Spa town at the foot of the Cotswold Hills, Gloucestershire, England, 12 km/7 mi northeast of Gloucester; population (2001) 98,900. The town has light industries including aerospace electronics and food-processing (Kraft). Tourism and the conference business are also important. Annual events include the Cheltenham Festival of Literature in October, the International Festival of Music, the National Hunt Festival in March, and the Cheltenham Cricket Festival. There is a steeplechase course in Prestbury Park, known for the annual Cheltenham Gold Cup.
The headquarters of Gulf Oil and the centre of the British government's electronic surveillance operations (GCHQ) are here.
History Cheltenham was a small village until the early 18th century. After the discovery of mineral spring water here in 1716, the only alkaline spring in the UK, the town gradually developed as a spa and fashionable health resort. A pump room was built in 1738 and the town was visited by George III in 1788. During the 19th century the town's education services were its main source of income.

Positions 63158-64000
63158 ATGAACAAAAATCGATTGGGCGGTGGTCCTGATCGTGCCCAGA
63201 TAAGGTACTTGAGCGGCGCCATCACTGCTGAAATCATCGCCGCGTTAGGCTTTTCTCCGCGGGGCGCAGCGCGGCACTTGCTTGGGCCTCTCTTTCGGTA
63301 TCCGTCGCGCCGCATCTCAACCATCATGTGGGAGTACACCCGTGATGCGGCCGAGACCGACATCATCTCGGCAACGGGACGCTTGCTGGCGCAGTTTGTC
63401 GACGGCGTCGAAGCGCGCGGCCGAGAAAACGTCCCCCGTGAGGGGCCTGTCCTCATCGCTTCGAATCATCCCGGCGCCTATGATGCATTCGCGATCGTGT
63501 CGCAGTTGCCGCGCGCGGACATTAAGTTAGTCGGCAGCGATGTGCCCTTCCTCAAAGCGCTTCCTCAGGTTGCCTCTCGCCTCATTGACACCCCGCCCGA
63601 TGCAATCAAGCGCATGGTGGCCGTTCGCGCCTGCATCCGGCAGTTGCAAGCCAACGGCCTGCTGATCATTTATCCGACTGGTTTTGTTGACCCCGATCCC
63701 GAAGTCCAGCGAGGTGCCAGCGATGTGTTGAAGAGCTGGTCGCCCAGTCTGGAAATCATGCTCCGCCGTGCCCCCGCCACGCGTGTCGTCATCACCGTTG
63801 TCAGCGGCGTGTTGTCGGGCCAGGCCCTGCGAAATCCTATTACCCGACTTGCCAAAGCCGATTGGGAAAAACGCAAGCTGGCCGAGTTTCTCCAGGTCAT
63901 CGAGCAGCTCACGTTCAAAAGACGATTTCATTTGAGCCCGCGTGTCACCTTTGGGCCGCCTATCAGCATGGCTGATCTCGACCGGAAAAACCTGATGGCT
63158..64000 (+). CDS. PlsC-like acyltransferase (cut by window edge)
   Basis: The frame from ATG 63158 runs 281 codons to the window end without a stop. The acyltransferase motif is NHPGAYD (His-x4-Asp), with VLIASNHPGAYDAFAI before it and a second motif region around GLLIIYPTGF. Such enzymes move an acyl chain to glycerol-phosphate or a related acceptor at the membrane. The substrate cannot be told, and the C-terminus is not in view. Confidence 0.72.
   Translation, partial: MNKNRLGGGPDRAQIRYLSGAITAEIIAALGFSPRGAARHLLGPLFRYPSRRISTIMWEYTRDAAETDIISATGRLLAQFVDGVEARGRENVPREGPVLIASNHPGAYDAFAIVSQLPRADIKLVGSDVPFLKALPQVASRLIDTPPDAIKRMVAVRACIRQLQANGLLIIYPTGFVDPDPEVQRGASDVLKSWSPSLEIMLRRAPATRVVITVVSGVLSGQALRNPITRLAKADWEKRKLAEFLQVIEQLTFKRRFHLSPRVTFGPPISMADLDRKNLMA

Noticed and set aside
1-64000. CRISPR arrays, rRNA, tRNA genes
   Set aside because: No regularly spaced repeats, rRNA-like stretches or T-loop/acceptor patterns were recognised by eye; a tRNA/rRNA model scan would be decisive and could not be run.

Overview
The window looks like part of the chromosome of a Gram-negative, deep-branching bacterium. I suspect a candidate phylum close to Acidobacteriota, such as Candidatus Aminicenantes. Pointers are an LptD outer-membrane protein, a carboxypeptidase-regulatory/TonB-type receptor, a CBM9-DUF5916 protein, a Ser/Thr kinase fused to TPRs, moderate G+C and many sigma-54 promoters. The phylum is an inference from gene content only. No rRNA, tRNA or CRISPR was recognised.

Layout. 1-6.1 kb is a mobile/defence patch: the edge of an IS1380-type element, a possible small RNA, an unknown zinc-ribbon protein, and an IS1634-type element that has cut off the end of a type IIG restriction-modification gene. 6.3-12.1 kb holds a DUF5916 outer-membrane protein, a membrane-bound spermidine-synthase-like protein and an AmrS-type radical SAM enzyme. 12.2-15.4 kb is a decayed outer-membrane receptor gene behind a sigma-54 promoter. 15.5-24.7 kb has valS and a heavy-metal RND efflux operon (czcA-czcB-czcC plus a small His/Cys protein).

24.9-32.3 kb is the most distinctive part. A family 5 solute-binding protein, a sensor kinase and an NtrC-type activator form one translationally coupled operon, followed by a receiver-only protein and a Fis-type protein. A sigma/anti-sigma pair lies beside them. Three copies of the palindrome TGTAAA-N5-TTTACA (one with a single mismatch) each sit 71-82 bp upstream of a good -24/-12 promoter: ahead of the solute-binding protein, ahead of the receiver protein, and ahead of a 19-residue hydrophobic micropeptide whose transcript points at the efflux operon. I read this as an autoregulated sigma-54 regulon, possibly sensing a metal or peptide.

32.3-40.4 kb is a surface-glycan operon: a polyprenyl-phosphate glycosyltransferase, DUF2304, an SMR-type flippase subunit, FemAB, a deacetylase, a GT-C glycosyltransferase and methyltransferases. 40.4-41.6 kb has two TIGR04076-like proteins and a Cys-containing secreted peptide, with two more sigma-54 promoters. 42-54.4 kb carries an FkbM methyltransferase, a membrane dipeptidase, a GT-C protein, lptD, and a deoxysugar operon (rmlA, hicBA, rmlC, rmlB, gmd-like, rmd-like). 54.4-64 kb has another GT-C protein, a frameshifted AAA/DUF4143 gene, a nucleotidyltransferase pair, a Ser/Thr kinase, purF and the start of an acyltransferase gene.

Architecture The town has much Georgian and Regency architecture, with avenues, squares, crescents, and terraces, reflecting the town's development as a fashionable spa. St Mary's Church, now modernized, was built between the Norman period and the 14th century.
Galleries and museums Spa waters can still be taken at the domed Pittville Pump Room, which houses a museum displaying costumes and local history exhibits. The Art Gallery and Museum includes a collection of furniture, silver, and arts and crafts, and there are special exhibits for the blind. The former home of the composer Gustav Holst, who was born in Cheltenham in 1874, is now a museum. Prinknash Abbey, to the southwest, is a Benedictine house which produces pottery.
Educational institutions A grammar school was founded here in 1576, Cheltenham College in 1841, and Cheltenham Ladies' College in 1853. The Universities and College Admission Service (UCAS) is based here.
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